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I have always been struck by the complexity of cockpit controls. Aviation specialists are always on the hunt for ways to reduce cognitive overload on pilots to reduce human error.

That being said, air crash investigations have proven in a number of incidents that labelling, controls interactivity, affordances and other interface design issues impact on how pilots operate.

So, I have few questions:

  1. How do human factor specialists and user experience designers differ (or not) when it comes to designing for avionics?

  2. If user experience design skills are so different from human factor skills, wouldn't they be required when designing avionics?

  3. If they are not so different has anyone came across a situation where user experience skills were utilised within the aviation industry?

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    $\begingroup$ related: Why are the cockpit controls of airplanes so complicated? Most important thing to take away there is that there are conventions already in place and rule number 1 of UX is to change as little as possible with the new iteration. $\endgroup$ – ratchet freak Dec 10 '14 at 12:24
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    $\begingroup$ User interface design is too young to have had a meaningful contribution, and in reality workload is so light in normal operation that pilots will likely be 'out of the loop' when something goes wrong. The trend is to reduce automation again. $\endgroup$ – Peter Kämpf Dec 10 '14 at 21:09
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    $\begingroup$ I am not very familiar with the User Experience field, to me it seems it is a subdomain of Human Factors and kind of a buzzword lately. I can't answer your questions 1) and 2). If 3) is looking for design choice in (visual) interfaces that reduce probability of misinterpretations there are lots of examples. $\endgroup$ – DeltaLima Dec 11 '14 at 17:26
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    $\begingroup$ Human factors and user experience are intertwined. I don't think you can really pitch one up against the other. $\endgroup$ – usernumber Dec 11 '14 at 17:52
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    $\begingroup$ @PeterKämpf I disagree with a few things in your comment. User interface design has been studied for a while. See www4.lu.se/upload/Trafikflyghogskolan/… "Normal operations" include selecting the correct flight plan in the autopilot. Also, the phrase "user interface" does not exclusively refer to computer interfaces, so automation is not key. In short, user interface design can very well have had a meaningful contribution. $\endgroup$ – usernumber Dec 11 '14 at 18:46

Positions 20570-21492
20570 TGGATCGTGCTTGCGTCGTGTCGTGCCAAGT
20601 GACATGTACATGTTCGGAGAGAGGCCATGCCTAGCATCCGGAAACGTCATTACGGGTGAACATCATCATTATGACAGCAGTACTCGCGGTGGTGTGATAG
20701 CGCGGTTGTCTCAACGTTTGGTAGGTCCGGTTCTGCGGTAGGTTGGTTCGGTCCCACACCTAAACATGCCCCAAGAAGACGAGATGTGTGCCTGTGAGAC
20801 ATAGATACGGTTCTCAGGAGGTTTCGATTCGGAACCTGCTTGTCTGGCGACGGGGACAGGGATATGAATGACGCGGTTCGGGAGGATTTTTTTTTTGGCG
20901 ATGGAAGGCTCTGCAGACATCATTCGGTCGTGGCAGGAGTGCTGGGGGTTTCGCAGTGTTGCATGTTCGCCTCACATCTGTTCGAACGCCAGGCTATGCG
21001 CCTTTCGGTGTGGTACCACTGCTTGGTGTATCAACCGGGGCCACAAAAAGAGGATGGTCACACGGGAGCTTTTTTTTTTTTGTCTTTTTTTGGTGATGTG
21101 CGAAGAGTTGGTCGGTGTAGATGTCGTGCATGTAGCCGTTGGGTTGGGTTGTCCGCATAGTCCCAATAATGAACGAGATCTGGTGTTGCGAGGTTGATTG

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My thesis, which I wrote so long ago that I no longer recall the title, was a complete redesign of the Boeing 747 cockpit from a human factors and usability point of view.

My designs, which were submitted to Boeing at the time, likely helped create the foundation for the modern glass fly-by-wire cockpit.

At the time, glass cockpits did not exist (the term refers to the glass in the CRT monitors that were eventually used within the cockpit, later replaced by LCD displays). Fly-by-wire, which is the concept of replacing conventional flight controls with an electronic interface, was in its infancy.

I remember working tirelessly to create a comprehensive new human interface for pilots that would minimize errors and improve safety.

My research was based in the cognitive sciences, which consisted of university coursework in human physiology, neuroanatomy (rudimentary at the time), psychology, statistics, engineering, computer science, mathematics, linguistics, neural networks (the very first ones), and artificial intelligence. It was a rigorous and diverse education.

I spent hours and hours watching films of pilots performing a vast array of different procedures. Sometimes they were successful, and sometimes they were not. When they were not, it often resulted in serious consequences. I spent long nights listening to hour after hour of dialog between air traffic controllers and pilots. I studied detailed accident and near-accident reports. I also interviewed pilots and spent a fair amount of time inside commercial cockpits, between flights, gathering essential data.

One of the challenges that I vividly recall was reducing complexity for pilots, while keeping the tasks difficult enough so they would stay engaged to their tasks and not fall asleep or become distracted.

The most rewarding part of developing my thesis was converting the cockpit from what I called a control-based center to a task-based center. Up until that time, most controls available to pilots were designed to directly impact a flight control surface such as the rudder. There were some rudimentary "intelligent" controls to perform basic horizontal and vertical navigation (but nothing that integrated the two!).

I designed a new system that was based on high level tasks that the pilot would need to perform. No longer were ailerons, elevators, flaps, and thrust the focus. Instead, I changed the focus of the cockpit to center on essential tasks such as taking off, landing, route planning, communications, and traffic and weather avoidance.